Articles - QESP
By John Sweller, Emeritus Professor, UNSW
- Thursday, December 12th, 2019
Explicit guidance and feedback from teachers is more effective in teaching students new content and skills than letting them discover these for themselves.
This is a premise of cognitive load theory, which is based on our knowledge of evolutionary psychology and human cognition, including short- and long-term memory.
I started working on cognitive load theory in the early 1980s. Since then, “ownership” of the theory shifted to my research group at UNSW and then to a large group of international researchers.
By Angus Hervey
- Thursday, December 12th, 2019
We watched the news this year. Maybe you did too.
It didn’t look good. Countries on the verge of collapse, people taking to the streets, some in peaceful marches and extinction rebellions, other in violent clashes with security forces. Populism and and bigotry rearing their ugly heads, worming their way into the algorithms, power corrupting absolutely, the powerless ignored or locked in cages on the border. Trade wars, surveillance capitalism and ‘re-education camps,’ war-torn hotspots mired in conflict, a global economy seemingly incapable of fixing its excesses, the partisan battle lines hardening, the lies becoming more brazen. An entire species fouling its own nest, the emissions (still!) rising, wildfires burning and losses cascading across ecosystems.
By Adi Robertson @thedextriarchy, Illustrations by Alex Castro / The Verge
- Tuesday, December 3rd, 2019
A few months ago, I got angry about something on Twitter. Somebody had tweeted a photo of a paper sign in an apartment building, informing tenants that using the elevator would soon cost $35 a month. It was surprising, but on a gut level, exactly the kind of behavior I’d expect from a greedy landlord — the kind of thing that’s easy to furiously retweet without thinking.
By Maria Katsonis
- Saturday, November 30th, 2019
Published by The Mandarin and supported by ANZSOG, The Drop aims to make research more accessible to public managers and bridge the research policy gap.
Each issue features a brief we have written to distil academic research into a format that walks you through the main points.
By Ben Ready
- Friday, November 29th, 2019
A team from [email protected] Business School has won the Australian leg of the Global Management Challenge.
Team Pinnacle will now represent Australia in Lisbon in early 2020 to compete against the winners of over 30 countries to decide on the world-wide winner.
The Global Management Challenge (GMC) is the world’s largest Strategy and Management Competition. Started in Portugal 40 years ago, it simulates running a major fictitious corporation with teams having to manage the business over five quarters.
By Hussein Dia Professor of Future Urban Mobility, Swinburne University of Technology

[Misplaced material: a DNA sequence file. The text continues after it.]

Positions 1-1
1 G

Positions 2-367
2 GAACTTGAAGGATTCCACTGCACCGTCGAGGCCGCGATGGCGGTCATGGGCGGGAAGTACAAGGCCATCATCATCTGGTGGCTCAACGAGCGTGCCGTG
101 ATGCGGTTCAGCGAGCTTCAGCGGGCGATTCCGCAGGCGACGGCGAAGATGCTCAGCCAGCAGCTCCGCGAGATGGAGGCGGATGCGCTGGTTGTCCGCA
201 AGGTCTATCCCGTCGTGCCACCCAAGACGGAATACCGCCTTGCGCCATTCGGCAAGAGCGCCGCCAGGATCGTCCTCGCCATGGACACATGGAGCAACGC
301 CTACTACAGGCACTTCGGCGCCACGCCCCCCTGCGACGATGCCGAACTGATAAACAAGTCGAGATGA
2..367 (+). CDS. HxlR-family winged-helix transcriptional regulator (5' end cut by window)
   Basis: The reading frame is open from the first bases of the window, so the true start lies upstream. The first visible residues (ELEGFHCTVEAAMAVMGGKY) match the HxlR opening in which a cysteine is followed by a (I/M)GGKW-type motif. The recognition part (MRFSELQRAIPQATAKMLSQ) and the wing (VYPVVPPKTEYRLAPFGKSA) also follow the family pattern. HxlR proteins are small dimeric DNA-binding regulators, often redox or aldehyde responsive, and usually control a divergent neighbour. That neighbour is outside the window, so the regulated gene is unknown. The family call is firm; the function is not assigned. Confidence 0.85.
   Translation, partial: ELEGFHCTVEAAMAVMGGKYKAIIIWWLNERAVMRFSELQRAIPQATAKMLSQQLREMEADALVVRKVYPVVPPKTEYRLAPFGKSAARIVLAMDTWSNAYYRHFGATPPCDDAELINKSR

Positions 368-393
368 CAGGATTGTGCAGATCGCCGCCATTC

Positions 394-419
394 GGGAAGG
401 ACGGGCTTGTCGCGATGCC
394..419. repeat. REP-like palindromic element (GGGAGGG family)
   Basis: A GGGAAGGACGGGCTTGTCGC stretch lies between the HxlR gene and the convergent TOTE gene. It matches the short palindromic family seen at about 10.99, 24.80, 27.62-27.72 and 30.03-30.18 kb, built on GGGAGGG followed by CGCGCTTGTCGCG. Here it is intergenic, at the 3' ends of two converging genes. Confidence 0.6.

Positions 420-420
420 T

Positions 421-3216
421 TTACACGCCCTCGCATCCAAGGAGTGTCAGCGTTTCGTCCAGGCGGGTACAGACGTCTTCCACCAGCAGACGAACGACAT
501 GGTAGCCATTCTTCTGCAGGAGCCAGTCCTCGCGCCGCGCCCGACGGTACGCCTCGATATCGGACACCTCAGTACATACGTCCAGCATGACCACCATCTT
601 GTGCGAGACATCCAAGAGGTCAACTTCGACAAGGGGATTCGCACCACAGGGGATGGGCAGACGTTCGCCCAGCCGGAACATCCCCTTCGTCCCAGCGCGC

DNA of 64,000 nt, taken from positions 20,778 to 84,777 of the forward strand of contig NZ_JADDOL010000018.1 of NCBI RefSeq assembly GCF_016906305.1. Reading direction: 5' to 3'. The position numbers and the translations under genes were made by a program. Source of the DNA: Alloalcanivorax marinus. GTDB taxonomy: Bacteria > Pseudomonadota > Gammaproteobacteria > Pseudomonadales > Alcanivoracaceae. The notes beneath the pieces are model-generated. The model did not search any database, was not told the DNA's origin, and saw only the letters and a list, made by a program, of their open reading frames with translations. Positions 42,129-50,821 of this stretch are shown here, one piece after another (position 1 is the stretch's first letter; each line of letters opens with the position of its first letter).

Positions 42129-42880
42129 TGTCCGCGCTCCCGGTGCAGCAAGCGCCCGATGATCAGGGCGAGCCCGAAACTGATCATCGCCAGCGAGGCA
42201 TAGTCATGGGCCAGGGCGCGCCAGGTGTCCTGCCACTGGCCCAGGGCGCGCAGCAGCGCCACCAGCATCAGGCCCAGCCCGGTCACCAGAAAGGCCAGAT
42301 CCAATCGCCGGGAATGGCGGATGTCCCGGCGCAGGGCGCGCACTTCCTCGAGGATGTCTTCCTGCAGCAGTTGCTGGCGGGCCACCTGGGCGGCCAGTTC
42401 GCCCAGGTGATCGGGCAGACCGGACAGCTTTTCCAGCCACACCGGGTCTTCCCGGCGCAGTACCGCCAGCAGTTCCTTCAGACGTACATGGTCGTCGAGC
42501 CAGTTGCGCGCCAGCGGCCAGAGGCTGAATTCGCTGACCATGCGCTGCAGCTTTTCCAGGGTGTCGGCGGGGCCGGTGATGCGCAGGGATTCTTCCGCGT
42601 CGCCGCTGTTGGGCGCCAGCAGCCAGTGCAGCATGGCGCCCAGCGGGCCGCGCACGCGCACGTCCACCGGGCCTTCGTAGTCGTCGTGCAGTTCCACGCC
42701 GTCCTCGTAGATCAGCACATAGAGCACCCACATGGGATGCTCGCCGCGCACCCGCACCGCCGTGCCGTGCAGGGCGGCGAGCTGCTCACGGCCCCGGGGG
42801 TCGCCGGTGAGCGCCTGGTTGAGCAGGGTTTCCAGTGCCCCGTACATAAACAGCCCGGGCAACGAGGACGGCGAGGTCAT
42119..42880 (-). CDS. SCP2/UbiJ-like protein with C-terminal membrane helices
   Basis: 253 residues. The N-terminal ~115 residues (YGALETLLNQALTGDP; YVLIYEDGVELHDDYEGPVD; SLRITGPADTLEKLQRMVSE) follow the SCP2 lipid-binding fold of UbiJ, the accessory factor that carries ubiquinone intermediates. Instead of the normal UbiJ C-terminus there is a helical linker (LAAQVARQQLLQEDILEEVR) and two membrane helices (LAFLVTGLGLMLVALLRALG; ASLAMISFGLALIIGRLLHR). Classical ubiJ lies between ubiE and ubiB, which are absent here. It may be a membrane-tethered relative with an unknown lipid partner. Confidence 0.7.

- Monday, November 11th, 2019
The new transport projects governments are constantly announcing are expensive. In the recent New South Wales and Victorian elections, the returned state governments’ transport infrastructure promises added up to A$165 billion. What’s mostly missing from the promised transport solutions is smart technology that provides higher benefits at a fraction of the cost – when retrofitting existing roads in particular. The benefit-to-cost ratio can be more than a dozen times greater than for a new road.
By Trinity College Dublin
- Friday, November 8th, 2019
Researchers have made a major discovery that will make it immeasurably easier for people (or super-computers) to search for an elusive ‘green bullet’ catalyst that could ultimately provide entirely renewable energy.
By University of Houston
- Wednesday, October 30th, 2019
Blockchain technology has the potential to transform the global supply chain and improve both the speed and security of handling the flow of goods at international borders. But researchers say big questions remain about how the transformation will unfold.
By Saleem A, Department Member, Bharathiar University, Coimbatore, Tamilnadu, INDIA
- Friday, October 25th, 2019
OER – are digital materials that can be re-used for teaching, learning, research and more, made available free through open licenses, which allow uses of the materials that would not be easily permitted under copyright alone. As a mode for content creation and sharing, OER alone cannot award degrees nor provide academic or administrative support to students. However, OER materials are beginning to get integrated into open and distance education. Some OER producers have involved themselves in social media to increase their content visibility and reputation.
By Ted Smillie
- Thursday, October 24th, 2019
“The Siberian Trap eruptions were a causal factor in Earth’s largest mass extinction event (at the end of the Permian period), when 96% of Earth’s marine species and 70% of terrestrial life ceased to exist.”